More than ever before, we have created a world in which we force kids with still developing brains and oftentimes weakened family supports to make complex decisions at younger and younger ages. Then, when they make poor choices, consequences often end up punitive and/or life altering.
Let's keep this up front. I am a strong proponent for prevention through education and opportunity and restorative justice for youths who break the law. I have been actively involved in the solicitor general's youth justice program for two years in Alberta and hope to continue volunteering in a similar capacity here in Sechelt.
The youth justice program seeks to involve trained community volunteers and victims of crime in a circle situation where first-time young offenders directed to the program through referral from RCMP take ownership of their criminal activity. They complete a contract that includes measures that try to build on that individual child's strengths and needs. Sometimes deeper issues surface that require interventions such as drug and alcohol counselling or mental health therapy. The Harper government has been threatening to get tough on teen crime. Harper would like to increase penalties for violent young offenders from juvenile sentences to adult sentences. Recently, the Supreme Court of Canada ruled five to four to uphold the 100-year-old system that treats teenage offenders with greater leniency. The close vote suggests that even our highest court is beginning to question the effectiveness of current sentencing for young offenders.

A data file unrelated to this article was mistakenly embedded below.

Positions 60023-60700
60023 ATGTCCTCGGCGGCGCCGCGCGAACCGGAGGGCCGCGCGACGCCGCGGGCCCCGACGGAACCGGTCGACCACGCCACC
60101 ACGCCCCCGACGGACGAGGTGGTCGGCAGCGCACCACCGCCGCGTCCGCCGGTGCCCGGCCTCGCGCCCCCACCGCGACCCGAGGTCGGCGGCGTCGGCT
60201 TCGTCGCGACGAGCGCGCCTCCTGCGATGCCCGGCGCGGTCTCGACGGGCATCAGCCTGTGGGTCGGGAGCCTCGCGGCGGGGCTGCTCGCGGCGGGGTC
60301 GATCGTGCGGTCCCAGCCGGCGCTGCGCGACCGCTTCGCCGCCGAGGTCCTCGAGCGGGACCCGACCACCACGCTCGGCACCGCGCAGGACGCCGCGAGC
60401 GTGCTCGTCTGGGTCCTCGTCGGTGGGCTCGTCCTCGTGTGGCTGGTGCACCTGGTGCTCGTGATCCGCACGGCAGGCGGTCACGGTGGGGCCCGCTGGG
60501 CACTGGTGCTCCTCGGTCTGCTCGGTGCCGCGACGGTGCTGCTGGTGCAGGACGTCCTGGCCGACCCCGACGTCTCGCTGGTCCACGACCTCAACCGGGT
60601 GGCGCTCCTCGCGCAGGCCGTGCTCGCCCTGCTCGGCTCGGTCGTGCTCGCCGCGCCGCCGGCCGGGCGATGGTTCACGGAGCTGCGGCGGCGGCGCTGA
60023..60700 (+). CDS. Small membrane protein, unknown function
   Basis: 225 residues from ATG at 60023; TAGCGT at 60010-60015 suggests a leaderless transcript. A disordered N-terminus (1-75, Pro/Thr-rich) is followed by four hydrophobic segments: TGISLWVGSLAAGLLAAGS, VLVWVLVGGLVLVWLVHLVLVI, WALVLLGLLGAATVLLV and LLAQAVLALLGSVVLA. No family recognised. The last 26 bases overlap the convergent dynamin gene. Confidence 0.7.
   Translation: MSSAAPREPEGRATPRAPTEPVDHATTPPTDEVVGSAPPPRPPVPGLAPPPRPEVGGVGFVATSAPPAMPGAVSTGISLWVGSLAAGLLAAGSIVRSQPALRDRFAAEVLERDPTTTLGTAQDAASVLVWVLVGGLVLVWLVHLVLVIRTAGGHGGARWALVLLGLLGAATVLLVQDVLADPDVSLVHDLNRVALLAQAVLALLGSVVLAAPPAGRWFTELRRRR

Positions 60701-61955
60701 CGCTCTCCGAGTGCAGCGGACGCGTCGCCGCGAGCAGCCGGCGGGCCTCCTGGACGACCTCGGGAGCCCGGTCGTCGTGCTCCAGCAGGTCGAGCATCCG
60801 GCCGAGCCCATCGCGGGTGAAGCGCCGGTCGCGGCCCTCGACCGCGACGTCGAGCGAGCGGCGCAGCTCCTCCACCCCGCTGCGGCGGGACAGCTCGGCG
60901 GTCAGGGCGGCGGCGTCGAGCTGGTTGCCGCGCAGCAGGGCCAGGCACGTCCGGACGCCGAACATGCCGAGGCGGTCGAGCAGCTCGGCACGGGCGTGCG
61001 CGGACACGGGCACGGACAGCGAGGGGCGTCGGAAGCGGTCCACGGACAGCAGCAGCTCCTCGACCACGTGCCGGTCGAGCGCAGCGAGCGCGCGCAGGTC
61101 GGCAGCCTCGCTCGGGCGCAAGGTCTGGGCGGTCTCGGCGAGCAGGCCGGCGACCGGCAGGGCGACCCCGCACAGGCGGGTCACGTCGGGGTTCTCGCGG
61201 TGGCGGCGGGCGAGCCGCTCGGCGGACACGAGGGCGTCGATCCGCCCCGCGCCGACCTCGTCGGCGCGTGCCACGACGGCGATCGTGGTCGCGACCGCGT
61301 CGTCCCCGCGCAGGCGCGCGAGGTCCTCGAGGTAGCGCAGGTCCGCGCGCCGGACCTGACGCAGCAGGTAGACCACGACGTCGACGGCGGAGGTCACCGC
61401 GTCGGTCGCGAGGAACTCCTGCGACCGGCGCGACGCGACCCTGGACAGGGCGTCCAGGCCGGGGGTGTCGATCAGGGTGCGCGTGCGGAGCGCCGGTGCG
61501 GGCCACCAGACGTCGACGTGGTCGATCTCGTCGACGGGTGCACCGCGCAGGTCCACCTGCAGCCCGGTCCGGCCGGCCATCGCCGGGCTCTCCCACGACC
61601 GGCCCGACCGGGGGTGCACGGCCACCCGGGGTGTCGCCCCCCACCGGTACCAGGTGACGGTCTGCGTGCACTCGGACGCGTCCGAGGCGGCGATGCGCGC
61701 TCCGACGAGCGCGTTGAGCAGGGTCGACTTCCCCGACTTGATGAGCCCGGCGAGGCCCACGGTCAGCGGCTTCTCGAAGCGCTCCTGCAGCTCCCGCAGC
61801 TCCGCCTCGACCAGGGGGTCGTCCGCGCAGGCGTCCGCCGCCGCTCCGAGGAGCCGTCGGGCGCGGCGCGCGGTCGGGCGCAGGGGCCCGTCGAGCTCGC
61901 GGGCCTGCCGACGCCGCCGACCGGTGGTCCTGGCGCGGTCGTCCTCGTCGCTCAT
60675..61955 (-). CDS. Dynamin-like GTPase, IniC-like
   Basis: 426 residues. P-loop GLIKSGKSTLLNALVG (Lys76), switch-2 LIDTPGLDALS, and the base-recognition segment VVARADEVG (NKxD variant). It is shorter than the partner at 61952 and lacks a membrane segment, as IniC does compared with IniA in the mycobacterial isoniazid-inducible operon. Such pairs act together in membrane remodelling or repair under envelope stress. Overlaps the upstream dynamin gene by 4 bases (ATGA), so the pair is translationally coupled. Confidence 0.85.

This is why I think putting our money and time into prevention and restorative measures early on are key to altering the course of youth crime. In the last week, I attended three local events that actively promote positive teen activities.Sunshine Coast RCMP graduated three classes of Grade 5 and 6 students from their drug abuse resistance education program (DARE). DARE fosters healthy lifestyle choices and teaches kids through role-playing how to deal with negative peer pressure situations. Secondly, I want to hold skateboarders up in a positive light. This is a sport with little adult support or coaching, and yet youths at the park are raising the level of competitiveness amongst themselves every day. The other cool thing I noticed at International Go Sk8 Day last Saturday was how there were 18 year olds playing alongside 12 and six year olds. I never saw an older teen intimidate or shoo away a youngster. Rather, I saw older teens teaching little ones how to skate better and the young teens working to build the jumps for the big guys that they aspire to be like. Go Sk8 Day showed that fun is possible in an intergenerational setting.
Lastly, the youth centre in Gibsons is a relatively new place for kids ages 13 to 18 to hang out under the supervision of community volunteers. They congregate with like-minded peers and positive role models. Best of all, there is a youth advisory group made up of older teens who are picking the direction of programming and taking ownership of the centre. There will always be a handful of extreme, violent crimes each year that take our breath away, but I believe they are rare. To combat crime in our community, I think most youths' needs are as simple as ever. They need safe, social places to go, adults who won't judge their dress, ideals or dreams and who have a willingness to offer advice when asked for and an ear to listen when it isn't.